Pittock Mansion is located on a 46-acre estate 1000 feet above Portland, Oregon. The building is thought to be haunted by the benevolent couple who built it.
History of Pittock Mansion
Built by Henry Pittock in 1914 as a place where he and his wife, Georgiana, could retire to, Pittock Mansion was a very progressive design for its time.
The architect and builder was a forward-thinking man called Edward T. Foulkes. Instead of having traditional hallways with rooms off them, the rooms were accessed via a central spiral staircase and the hallways were round instead of straight. Think of the spokes of a wheel and you will get the idea.
The mansion was technologically very modern, with a central vacuum system, an internal phone system, and individual room thermostats. The building was designed to be cooled by the morning air, meaning there was no need for fans to cool the building in the summer.
Local craftsmen produced the fixtures and fittings using fine material such as marble. The design emulated the French Renaissance, English Victorian, and Turkish design styles.
Henry Pittock was a self-made man. Although he grew to be extremely wealthy, he retained his social conscience and was known to be a very progressive man. He and his wife were great philanthropists and engaged in a lot of charity work.
Georgiana was passionate about improving the lives of Portland’s women and children, and founded The Ladies Relief Society in 1867. This society went on to create the Children’s Home, which looked after poor children.
Georgiana passed away in 1918 and Henry followed her a year later. Pittock Mansion stayed in the family and was used well into the 1950s.
In 1958, the family came to the conclusion that the mansion had become too much for them to maintain. The mansion was put up for sale, but no buyer was found. Then, in 1962, a great deal of damage was caused by the Columbus Day Storm and the interior was exposed to the elements for eighteen months.
The situation became so dire that the building was almost sold to developers, which would surely have meant that the beautiful mansion would have been knocked down to make way for new buildings on the prime piece of land.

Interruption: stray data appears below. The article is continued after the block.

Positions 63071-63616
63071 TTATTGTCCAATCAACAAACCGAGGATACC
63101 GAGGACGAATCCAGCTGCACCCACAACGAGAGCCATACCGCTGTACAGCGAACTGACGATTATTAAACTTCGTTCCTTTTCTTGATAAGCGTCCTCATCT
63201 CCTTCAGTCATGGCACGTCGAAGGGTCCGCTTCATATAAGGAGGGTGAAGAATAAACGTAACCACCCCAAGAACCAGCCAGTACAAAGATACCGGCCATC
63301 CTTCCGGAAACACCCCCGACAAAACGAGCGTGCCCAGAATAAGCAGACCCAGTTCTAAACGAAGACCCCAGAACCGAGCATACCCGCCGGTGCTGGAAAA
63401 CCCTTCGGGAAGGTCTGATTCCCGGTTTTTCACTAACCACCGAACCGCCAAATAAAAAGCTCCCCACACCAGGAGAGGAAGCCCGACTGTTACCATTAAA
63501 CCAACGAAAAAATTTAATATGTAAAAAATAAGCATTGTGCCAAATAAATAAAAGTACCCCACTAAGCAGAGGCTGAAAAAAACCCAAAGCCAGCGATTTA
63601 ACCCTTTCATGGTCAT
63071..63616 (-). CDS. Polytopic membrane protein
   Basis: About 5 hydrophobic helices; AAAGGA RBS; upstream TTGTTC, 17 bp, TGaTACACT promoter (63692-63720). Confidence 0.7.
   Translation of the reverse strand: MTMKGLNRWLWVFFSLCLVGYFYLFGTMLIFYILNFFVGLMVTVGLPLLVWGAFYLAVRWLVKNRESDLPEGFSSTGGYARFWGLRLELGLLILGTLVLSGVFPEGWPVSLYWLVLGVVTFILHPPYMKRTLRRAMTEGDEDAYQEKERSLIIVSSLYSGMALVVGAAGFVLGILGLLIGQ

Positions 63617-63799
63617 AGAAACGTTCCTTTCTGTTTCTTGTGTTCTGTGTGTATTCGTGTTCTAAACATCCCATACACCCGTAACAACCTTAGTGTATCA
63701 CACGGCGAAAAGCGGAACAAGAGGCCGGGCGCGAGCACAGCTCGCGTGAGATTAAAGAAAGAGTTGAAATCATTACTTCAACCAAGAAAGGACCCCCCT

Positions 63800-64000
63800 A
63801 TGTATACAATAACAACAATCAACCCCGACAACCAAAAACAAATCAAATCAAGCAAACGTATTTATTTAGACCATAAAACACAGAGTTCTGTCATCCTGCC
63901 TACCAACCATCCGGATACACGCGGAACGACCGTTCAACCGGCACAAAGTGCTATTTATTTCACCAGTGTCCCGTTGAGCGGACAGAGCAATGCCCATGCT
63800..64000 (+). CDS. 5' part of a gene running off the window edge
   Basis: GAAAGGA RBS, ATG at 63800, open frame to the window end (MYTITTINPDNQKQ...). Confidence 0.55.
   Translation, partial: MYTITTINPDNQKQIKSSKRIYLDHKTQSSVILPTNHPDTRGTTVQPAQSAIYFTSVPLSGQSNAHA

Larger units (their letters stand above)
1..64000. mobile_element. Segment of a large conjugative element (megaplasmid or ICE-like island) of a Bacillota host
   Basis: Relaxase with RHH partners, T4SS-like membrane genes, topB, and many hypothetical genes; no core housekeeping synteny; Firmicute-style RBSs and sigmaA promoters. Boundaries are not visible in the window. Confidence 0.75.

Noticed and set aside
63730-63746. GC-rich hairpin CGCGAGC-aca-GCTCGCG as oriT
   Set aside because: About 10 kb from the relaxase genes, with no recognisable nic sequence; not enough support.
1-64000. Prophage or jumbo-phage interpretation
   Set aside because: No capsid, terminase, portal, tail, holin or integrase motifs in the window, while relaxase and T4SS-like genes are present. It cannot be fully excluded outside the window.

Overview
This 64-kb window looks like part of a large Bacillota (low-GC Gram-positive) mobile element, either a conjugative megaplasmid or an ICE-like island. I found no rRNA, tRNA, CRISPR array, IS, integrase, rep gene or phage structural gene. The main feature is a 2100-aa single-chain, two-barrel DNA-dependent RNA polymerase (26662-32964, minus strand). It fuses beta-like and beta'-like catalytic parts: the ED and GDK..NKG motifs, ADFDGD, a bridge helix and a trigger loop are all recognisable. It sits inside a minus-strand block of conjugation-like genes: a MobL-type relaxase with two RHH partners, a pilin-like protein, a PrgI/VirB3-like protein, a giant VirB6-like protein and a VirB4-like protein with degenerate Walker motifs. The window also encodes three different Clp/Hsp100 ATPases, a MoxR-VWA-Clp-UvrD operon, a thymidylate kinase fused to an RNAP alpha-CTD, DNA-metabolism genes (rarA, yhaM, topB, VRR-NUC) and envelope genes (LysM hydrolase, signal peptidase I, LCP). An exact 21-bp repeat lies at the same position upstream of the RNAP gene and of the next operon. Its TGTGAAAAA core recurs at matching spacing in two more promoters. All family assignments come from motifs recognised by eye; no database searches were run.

Instead, local people raised money and managed to help the city of Portland to buy Pittock Mansion in 1964, at a cost of $225,000.
Opened as a museum in 1965 after extensive renovation, Pittock Mansion remains open to the public and holds a special place in the community’s heart, as does the memory of Henry and Georgiana.
The Presence of Henry and Georgiana?
Innumerable visitors have said that they feel the presence of what is presumed to be Henry and Georgiana. The feeling is that the spirits or entities are at peace and are happy that the mansion has been restored to its former glory.
Some people have reported a feeling of being shown around the mansion, something a good host such as Henry would do.
Footsteps have been heard in different parts of the mansion, items have moved around the building seemingly of their own volition, and windows have been alleged to have opened and closed all by themselves.
A portrait of Henry as a young boy has been moved to different locations around the mansion – it is presumed to have been moved by Georgiana. The portrait is normally kept in a bedroom, but will sometimes mysteriously move to another location.
Georgiana herself has been sensed in the mansion. She loved flowers and there is often a scent of roses (her favorite flower) in the air, even when there are no roses in the building. Whenever this scent is apparent, Georgiana is thought to be nearby.
Georgiana is said to have been seen in the reflection of a glass-fronted painting, and as an apparition in the basement. In the latter case, the lady who reported the sighting had felt as if there was someone in the room with her. When she turned around, she saw an elderly woman standing next to her. The woman disappeared just moments later.
Tour guides have told tales of figures standing in various rooms on the ground floor before the museum opens up for business in the morning. Another frequently told story is that of the sound of heavy boots trudging in and out of the back entrance.
In the media
The Haunting of Sarah Hardy (1989).
hauntedhouses.com, “The Pittock Mansion Museum
”, accessed August 01 2017,
ghostsandcritters.com, “Pittock Mansion
”, accessed August 01 2017,
seeksghosts.blogspot.co.uk, “Portland’s Pittock Mansion
”, accessed August 01 2017.
Julian Cheatle updated Pittock Mansion on 06 Sep , 2017.